Trainer Bubble have just added Equality Act 2010 training materials to our portfolio.The Equality Act 2010 comes into play on the 1st October 2010 and will affect every organisation in the UK. Make sure you are ready with our half day training course materials available at www.trainerbubble.com.
Whatever our role within an organisation, we need to know about equality. An employer may be small or large – equality law still applies. Whatever the sector an organisation is in or whatever the type of systems and processes it uses, equality issues are all around.
The focus on equality issues is sharpened by the implementation of the Equality Act 2010 which is effective from 1st October 2010. All employers and employees have legal obligations under the Equality Act. Of course, embracing all of the changes brought about by the Act are employers of choice – those forward thinking businesses that recognise the benefits to everyone of showing respect and dealing with issues openly and fairly at work.
Equality Act Provisions coming into force on 1 October 2010…
- The basic framework of protection against direct and indirect discrimination, harassment and victimisation in services and public functions; premises; work; education; associations, and transport.
- Changing the definition of gender reassignment, by removing the requirement for medical supervision.
- Levelling up protection for people discriminated against because they are perceived to have, or are associated with someone who has, a protected characteristic, so providing new protection for people like carers.
- Clearer protection for breastfeeding mothers;
- Applying the European definition of indirect discrimination to all protected characteristics.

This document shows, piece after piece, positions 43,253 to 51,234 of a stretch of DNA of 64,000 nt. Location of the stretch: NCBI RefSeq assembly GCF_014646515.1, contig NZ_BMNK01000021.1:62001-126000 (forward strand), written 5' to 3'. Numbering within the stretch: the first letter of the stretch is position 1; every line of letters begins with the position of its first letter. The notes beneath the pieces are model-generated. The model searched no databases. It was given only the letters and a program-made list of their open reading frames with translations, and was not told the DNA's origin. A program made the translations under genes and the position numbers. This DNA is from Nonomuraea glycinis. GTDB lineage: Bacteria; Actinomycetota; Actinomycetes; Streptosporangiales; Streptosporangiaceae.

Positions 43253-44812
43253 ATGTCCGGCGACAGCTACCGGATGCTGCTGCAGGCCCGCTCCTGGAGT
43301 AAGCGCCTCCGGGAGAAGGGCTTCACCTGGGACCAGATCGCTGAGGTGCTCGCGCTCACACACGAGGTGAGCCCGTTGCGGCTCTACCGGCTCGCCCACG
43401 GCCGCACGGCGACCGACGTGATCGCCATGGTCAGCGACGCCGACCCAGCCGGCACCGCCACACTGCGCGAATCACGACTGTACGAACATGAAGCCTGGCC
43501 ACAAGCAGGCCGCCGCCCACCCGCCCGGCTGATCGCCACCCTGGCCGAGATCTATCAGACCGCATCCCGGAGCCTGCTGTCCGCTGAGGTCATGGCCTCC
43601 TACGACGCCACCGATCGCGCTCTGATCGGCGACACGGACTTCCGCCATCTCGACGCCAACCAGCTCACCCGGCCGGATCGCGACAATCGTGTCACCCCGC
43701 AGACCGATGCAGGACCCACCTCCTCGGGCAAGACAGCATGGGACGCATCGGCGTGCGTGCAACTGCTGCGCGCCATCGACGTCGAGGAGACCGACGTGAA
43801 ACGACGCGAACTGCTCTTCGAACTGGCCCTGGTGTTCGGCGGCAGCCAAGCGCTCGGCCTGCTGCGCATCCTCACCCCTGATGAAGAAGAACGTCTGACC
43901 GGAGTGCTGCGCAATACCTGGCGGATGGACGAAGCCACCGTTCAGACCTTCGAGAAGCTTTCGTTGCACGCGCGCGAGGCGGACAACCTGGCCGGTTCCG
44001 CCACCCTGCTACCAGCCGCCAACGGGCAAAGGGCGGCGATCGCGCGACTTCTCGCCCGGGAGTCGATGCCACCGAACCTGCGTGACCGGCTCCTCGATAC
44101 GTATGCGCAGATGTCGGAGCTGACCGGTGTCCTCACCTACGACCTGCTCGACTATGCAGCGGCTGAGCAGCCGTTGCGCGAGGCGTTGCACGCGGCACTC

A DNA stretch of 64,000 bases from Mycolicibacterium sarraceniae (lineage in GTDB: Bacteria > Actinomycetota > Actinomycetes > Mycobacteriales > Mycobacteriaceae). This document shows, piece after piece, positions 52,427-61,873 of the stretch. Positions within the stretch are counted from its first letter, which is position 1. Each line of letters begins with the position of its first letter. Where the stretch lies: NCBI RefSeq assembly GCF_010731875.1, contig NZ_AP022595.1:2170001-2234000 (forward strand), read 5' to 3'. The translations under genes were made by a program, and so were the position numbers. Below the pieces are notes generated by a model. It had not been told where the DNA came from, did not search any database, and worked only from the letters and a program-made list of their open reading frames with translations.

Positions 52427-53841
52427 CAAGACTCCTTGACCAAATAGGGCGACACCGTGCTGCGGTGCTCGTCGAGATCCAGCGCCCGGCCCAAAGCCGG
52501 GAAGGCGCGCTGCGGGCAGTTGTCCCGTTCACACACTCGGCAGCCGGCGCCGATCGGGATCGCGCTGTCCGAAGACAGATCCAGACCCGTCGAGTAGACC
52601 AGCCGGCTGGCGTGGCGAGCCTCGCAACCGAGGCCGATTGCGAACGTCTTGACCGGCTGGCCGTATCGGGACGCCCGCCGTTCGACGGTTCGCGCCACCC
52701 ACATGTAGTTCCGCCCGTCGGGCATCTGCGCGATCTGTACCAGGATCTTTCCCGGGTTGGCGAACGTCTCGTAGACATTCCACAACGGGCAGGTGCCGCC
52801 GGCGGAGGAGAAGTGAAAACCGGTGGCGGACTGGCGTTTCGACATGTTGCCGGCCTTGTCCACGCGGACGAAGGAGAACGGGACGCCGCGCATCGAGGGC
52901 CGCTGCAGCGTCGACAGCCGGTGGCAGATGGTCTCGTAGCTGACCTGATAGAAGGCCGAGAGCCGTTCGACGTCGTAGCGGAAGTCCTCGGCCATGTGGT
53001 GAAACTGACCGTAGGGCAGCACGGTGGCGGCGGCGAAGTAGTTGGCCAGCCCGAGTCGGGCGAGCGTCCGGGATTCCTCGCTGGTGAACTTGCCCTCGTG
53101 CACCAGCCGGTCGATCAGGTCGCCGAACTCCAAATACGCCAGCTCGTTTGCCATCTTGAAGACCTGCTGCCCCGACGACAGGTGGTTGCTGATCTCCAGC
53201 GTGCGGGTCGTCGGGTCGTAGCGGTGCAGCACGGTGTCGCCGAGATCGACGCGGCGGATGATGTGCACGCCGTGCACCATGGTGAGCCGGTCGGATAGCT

- Extending protection from indirect discrimination to disability.
- Introducing a new concept of “discrimination arising from disability”, to replace protection under previous legislation lost as a result of a legal judgment.
- Applying the detriment model to victimisation protection (aligning with the approach in employment law).
- Harmonising the thresholds for the duty to make reasonable adjustments for disabled people.
- Extending protection from 3rd party harassment to all protected characteristics.
- Making it more difficult for disabled people to be unfairly screened out when applying for jobs, by restricting the circumstances in which employers can ask job applicants questions about disability or health.
- Allowing hypothetical comparators for direct gender pay discrimination.
- Making pay secrecy clauses unenforceable.
- Extending protection in private clubs to sex, religion or belief, pregnancy and maternity, and gender reassignment.
- Introducing new powers for employment tribunals to make recommendations which benefit the wider workforce.
- Harmonising provisions allowing voluntary positive action.